It's a little more complicated in phone spam, but with similar motivation. You feed an automated dialer program a file of numbers and it calls them. People who actually pick up get a scripted voice message asking them to call back, or hold the line to or press 1 speak to a representative. Again, if a few suckers bite, it's worth it.

I used to work for a market research firm that used lists of numbers we bought from suppliers (called "sample" in the trade) that we fed to a predictive dialer. (I was the systems, network, and telecom admin at my shop, and was responsible for the care and feeding of our predictive dialer.) We were concerned about accuracy, and we bought numbers that fit particular criteria for the study we were conducting. We had call center agents waiting to talk to live human beings, and we at least wanted the live human beings to be the sort of folks our clients wanted opinions from if they were willing to do a survey. We even had a call center in the Philippines intended to catch people in time zones where those of us in the US would be asleep when the call got answered.

No surprise that the spam you report originated there. It's a "bucket shop", and it's in the Philippines because it's cheaper to do it there. You want live human beings for the suckers to talk to, but you don't want to pay them much.

We were distinctly unhappy about the sort of thing you report. All of that junk just made it harder for us to do our work, and my employer was active in industry efforts to try to curtail it. It was an uphill battle.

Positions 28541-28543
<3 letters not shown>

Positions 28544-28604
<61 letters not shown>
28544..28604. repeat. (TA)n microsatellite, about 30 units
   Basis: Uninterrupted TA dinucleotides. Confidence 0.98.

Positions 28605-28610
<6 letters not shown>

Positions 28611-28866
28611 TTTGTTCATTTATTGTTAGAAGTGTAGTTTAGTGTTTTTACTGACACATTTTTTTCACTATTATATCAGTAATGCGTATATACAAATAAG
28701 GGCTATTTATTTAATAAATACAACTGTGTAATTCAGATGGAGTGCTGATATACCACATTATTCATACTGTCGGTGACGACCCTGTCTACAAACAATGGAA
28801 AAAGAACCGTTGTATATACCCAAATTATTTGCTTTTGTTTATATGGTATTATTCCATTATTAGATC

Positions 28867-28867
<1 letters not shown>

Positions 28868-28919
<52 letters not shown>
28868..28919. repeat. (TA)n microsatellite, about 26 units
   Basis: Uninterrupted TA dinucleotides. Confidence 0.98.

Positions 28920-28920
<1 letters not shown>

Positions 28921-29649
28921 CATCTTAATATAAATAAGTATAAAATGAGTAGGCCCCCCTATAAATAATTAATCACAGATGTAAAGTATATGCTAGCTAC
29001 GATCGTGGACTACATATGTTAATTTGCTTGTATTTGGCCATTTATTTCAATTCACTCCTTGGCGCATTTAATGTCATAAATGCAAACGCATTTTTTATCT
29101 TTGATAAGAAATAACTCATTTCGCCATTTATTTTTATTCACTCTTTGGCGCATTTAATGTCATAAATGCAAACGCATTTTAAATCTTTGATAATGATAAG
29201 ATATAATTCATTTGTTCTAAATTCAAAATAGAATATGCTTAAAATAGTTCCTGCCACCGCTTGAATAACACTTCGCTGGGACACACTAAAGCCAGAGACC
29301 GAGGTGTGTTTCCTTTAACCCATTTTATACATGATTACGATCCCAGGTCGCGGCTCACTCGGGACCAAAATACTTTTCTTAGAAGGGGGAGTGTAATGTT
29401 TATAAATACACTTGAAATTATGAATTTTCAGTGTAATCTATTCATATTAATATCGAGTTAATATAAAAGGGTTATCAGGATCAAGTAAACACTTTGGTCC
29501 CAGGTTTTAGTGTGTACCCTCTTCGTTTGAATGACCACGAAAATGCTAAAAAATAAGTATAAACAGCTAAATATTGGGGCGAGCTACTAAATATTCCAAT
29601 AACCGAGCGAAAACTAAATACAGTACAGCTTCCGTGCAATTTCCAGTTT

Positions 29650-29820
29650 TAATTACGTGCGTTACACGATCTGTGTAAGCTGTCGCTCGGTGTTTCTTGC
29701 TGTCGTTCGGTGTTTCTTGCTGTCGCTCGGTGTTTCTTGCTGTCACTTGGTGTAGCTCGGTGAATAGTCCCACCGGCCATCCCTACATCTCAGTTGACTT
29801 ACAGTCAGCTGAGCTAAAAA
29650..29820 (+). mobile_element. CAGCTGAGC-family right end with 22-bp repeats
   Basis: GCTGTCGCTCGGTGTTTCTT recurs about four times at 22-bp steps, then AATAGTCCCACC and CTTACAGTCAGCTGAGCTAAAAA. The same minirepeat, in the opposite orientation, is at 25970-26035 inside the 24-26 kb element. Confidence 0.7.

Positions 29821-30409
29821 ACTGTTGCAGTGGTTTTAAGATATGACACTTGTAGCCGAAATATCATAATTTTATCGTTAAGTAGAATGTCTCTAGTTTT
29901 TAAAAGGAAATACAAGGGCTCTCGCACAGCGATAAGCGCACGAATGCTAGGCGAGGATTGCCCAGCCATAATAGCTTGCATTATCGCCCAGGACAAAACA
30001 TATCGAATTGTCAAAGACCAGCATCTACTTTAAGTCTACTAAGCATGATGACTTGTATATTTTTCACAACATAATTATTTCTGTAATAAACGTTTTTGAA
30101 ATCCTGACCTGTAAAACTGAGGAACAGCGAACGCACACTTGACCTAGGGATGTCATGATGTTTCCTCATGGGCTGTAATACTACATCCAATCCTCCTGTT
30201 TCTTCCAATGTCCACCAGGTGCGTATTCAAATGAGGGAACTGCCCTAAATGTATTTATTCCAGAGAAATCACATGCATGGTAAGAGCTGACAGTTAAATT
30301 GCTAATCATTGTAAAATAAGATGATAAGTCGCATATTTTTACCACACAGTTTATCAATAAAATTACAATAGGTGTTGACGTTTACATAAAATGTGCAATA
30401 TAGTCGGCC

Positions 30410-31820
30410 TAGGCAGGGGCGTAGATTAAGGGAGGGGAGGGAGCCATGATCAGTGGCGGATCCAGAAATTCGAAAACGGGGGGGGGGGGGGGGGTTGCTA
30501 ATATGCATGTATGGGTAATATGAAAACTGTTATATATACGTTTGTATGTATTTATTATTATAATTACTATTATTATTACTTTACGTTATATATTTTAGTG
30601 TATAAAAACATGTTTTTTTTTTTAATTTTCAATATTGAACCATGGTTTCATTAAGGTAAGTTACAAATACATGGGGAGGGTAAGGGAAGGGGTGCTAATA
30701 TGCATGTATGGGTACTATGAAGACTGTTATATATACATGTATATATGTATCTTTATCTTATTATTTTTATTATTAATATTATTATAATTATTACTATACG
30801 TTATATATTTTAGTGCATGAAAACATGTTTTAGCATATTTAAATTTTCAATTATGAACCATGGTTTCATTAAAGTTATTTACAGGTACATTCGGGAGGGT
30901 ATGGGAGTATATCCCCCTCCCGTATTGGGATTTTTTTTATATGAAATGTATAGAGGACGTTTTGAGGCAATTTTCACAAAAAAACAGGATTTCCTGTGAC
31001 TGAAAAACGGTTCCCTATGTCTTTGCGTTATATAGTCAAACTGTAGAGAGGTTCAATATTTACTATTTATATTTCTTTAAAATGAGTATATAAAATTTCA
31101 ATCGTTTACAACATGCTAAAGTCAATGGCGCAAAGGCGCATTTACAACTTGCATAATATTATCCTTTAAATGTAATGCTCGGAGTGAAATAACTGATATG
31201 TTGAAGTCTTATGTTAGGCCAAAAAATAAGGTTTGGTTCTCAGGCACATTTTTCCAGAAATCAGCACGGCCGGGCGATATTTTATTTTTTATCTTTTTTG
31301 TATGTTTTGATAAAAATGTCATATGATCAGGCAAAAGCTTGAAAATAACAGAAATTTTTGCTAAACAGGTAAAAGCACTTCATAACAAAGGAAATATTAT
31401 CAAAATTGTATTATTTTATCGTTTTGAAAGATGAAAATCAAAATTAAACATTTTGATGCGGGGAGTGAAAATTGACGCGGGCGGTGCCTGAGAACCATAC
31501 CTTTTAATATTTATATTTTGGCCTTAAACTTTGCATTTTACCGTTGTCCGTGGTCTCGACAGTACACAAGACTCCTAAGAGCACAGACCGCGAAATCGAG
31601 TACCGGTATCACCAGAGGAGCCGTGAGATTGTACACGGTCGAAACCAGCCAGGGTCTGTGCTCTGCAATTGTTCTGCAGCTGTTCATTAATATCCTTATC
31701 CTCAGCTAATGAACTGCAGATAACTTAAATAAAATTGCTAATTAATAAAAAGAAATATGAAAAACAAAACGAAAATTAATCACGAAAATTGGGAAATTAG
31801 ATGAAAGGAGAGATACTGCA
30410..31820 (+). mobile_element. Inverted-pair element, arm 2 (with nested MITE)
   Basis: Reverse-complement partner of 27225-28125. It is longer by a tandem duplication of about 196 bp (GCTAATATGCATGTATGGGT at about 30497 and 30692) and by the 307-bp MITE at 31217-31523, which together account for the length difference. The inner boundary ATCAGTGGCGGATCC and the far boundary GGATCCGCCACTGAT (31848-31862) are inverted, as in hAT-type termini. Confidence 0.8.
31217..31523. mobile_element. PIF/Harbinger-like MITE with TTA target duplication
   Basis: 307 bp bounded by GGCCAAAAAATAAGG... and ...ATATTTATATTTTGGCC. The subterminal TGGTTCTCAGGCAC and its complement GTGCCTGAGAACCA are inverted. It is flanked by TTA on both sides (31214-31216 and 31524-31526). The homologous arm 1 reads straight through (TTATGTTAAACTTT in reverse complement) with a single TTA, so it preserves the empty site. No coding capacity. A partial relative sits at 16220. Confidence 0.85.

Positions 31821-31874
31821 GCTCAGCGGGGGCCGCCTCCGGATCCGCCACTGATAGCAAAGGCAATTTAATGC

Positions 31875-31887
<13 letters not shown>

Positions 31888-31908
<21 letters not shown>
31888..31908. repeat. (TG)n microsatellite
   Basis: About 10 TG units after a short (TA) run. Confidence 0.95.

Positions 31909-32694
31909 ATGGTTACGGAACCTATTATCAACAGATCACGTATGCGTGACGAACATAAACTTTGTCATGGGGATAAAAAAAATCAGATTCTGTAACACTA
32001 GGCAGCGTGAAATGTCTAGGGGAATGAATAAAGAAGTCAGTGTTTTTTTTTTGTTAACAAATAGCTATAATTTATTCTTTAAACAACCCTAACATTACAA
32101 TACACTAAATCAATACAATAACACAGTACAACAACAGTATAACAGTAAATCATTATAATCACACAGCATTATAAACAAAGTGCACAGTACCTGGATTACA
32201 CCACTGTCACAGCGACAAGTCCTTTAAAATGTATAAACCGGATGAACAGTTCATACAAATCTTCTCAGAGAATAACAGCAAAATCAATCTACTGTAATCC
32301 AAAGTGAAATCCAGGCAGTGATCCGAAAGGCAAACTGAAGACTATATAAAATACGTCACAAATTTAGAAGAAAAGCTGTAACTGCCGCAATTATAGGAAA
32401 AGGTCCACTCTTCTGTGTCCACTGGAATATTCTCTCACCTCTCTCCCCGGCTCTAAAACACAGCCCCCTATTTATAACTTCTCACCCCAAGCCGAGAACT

And phone spam is an increasing problem now because you can't just block a number for incoming calls from any particular spammer. The spammers can appear to be originating from a number of different locations, and blocking one doesn't block the others.

I have VOIP phone service from my ISP, and investigated being able to filter calls by originating IP address of the caller, but the capability didn't exist.
______
Dennis
 

BenPanced

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See, I wouldn't fault them for anything like that. Not everybody would get the reference; I didn't, not having seen The Wolf of Wall Street so there's no connection to it for me. Besides, somebody else might see the name Stratton and think "Dorothy Stratton", the murdered actress/Playboy model. So it could go any which way, depending on the cultural references pertinent to the reader.

However. I do fault them for their shoddy business practices, whatever the company's name would be or wherever they got it from.
 

erica

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I got an email and a call from this very same company. I've been exchanging emails with their so-called Acquisitions Editor for the past week, as well as had a few calls with him. I've since blocked the number, which is a Delaware number, but am still getting emails from him. The site appears to be flawless, and they have an A+ rating with the Better Business Bureau, but I've even talked to the founder of Smashwords, who was also contacted by them, and even he advised me to stay away from them. Having read all this, I think I will be sending any further emails to spam.